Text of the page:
Management Science and Engineering
With the increasing demand for online home-furnishing products, product delivery services, especially installation services, have become increasingly regarded as bottlenecks and key factors for success. Meanwhile, customers have different preferences for a combination of delivery modes because of separated or synchronized logistics delivery from installation services. It is essential for online home-furnishing e-retailers to self-build or outsource installation services. This study investigates the optimal delivery mode selection of home-furnishing e-retailers in a home-furnishing supply chain consisting of a home-furnishing e-retailer, a third-party installation service provider (ISP), and a third-party logistics service provider (LSP). Specifically, we explore three alternative modes: (ⅰ) The home-furnishing e-retailer undertakes the installation service (Mode E); (ⅱ) the ISP undertakes the installation service (Mode I); (ⅲ) the LSP undertakes the installation service (Mode L). The results reveal that the self-build mode does not always generate the highest installation service level, and the integrated delivery mode may generate the highest installation service level when the cost performance of the installation service is relatively low. Moreover, optimal delivery mode selection depends on the installation service’s cost performance. When the installation service’s cost performance is relatively low, the e-retailer and the LSP reach a “win-win” situation from the integrated delivery mode. When the installation service’s cost performance is relatively high and the self-build fixed cost is low, the e-retailer and the LSP reach a win-win situation from the self-build mode. Interestingly, compared with the outsourced integrated service mode, the self-build integrated service mode is not a better choice for the e-retailer if the self-build fixed cost is too high. Our study contributes to the growing literature on home furnishing and guides the implementation of delivery strategies for large-product online retailers.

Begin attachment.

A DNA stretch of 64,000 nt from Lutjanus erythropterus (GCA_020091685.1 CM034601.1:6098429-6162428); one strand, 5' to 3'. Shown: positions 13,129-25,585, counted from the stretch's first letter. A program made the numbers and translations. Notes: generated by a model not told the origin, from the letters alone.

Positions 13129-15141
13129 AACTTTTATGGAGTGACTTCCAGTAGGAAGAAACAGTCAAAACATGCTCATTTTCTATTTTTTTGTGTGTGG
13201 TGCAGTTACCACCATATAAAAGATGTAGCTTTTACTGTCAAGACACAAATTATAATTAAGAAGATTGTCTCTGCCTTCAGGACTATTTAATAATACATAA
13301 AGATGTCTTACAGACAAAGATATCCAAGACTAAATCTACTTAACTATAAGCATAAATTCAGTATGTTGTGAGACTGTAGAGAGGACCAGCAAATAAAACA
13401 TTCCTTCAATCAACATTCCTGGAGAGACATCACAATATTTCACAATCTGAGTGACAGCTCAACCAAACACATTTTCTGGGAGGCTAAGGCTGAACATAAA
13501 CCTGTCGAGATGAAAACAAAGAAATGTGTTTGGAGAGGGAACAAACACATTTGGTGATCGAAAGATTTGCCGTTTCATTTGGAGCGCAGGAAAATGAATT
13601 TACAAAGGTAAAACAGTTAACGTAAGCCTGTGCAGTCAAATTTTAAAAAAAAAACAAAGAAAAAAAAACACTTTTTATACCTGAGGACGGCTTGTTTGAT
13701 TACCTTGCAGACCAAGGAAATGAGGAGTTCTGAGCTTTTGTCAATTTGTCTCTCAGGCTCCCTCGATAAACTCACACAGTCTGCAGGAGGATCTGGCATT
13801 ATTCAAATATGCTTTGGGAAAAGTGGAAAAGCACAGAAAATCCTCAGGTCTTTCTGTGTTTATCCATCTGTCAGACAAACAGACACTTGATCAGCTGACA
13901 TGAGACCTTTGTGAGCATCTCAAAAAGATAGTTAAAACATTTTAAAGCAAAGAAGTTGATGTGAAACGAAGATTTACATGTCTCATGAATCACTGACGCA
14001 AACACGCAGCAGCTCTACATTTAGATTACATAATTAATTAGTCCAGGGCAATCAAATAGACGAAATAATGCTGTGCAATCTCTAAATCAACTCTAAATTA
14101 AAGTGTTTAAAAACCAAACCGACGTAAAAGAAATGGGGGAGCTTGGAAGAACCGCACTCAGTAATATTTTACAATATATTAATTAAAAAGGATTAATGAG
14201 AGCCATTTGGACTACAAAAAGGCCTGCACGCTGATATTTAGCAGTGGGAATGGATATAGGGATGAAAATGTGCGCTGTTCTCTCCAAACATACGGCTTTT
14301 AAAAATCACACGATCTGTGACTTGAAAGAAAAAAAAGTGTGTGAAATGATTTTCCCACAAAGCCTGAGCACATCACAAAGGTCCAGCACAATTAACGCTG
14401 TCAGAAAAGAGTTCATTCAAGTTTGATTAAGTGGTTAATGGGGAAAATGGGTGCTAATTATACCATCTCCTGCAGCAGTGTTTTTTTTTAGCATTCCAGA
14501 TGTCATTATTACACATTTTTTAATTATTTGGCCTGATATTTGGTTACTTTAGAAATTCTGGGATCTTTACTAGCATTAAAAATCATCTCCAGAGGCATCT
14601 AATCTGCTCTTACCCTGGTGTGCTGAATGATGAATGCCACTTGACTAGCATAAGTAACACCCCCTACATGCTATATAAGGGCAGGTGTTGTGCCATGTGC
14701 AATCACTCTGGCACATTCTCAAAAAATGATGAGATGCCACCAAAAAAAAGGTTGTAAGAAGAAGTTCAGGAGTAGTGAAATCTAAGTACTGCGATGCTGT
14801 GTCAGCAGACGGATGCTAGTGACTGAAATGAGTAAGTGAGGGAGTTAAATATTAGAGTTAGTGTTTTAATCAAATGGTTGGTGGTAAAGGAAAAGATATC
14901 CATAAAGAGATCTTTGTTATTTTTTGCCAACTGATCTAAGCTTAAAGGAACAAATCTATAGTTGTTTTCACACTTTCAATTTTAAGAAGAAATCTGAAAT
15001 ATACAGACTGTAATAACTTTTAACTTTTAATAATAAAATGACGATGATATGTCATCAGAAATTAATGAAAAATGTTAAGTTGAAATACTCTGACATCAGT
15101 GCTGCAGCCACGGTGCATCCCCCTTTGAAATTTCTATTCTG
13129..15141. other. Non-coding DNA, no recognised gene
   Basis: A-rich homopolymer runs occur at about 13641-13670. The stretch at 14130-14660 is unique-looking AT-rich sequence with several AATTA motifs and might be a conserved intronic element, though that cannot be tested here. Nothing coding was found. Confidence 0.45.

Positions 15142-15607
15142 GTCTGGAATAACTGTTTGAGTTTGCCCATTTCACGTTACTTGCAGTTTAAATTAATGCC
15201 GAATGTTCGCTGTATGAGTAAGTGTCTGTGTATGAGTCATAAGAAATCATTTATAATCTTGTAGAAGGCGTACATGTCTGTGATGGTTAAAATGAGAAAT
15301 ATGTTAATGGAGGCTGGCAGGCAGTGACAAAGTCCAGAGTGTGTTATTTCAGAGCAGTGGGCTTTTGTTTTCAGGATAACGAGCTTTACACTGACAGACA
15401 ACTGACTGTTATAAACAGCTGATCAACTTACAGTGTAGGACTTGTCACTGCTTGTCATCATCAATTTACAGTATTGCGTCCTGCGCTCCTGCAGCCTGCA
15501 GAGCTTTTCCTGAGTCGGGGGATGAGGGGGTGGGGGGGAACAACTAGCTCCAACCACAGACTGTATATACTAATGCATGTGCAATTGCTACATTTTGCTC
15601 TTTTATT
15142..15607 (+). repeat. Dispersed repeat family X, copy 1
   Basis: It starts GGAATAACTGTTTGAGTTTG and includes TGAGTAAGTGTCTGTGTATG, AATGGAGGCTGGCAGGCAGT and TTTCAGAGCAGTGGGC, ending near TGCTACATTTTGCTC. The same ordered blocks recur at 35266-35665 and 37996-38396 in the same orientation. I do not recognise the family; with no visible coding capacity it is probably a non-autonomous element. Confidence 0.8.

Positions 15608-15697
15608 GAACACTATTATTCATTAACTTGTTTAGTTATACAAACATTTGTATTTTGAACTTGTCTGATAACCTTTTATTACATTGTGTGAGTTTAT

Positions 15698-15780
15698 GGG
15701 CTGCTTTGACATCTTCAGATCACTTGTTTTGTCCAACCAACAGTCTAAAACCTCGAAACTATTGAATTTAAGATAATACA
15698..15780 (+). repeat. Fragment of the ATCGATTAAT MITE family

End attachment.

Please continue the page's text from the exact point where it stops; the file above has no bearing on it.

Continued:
With its powerful real-time interaction and rich user experience, live streaming shopping has rapidly become consumers' new favorite. However, the frequent "rollover" incidents affecting the reputation of well-known streamers significantly reduce consumers' trust in the streamers. Academic research on trust in live streaming shopping has thus far mainly focused on purchase motivations. Few studies have focused on the factors influencing trust from the streamer's perspective, and they have ignored the moderating role of streamers and product factors, situational factors and individual characteristics of consumers. Therefore, this study introduces three new moderating variables – streamer-product matching, live streaming online reviews, and online shopping experience – to explore their moderating effects on streamers' reputation, popularity, and trust. The results show that streamers' reputation and popularity have a significant positive impact on trust in streamers, and streamer-product matching has a positive moderating effect on the relationship between streamers' reputation, streamers' popularity, and trust in streamers. Online reviews have a positive moderating effect on the relationship between streamers' popularity and trust, while online shopping experience has a positive moderating effect on the relationship between streamers' reputation and trust in streamers.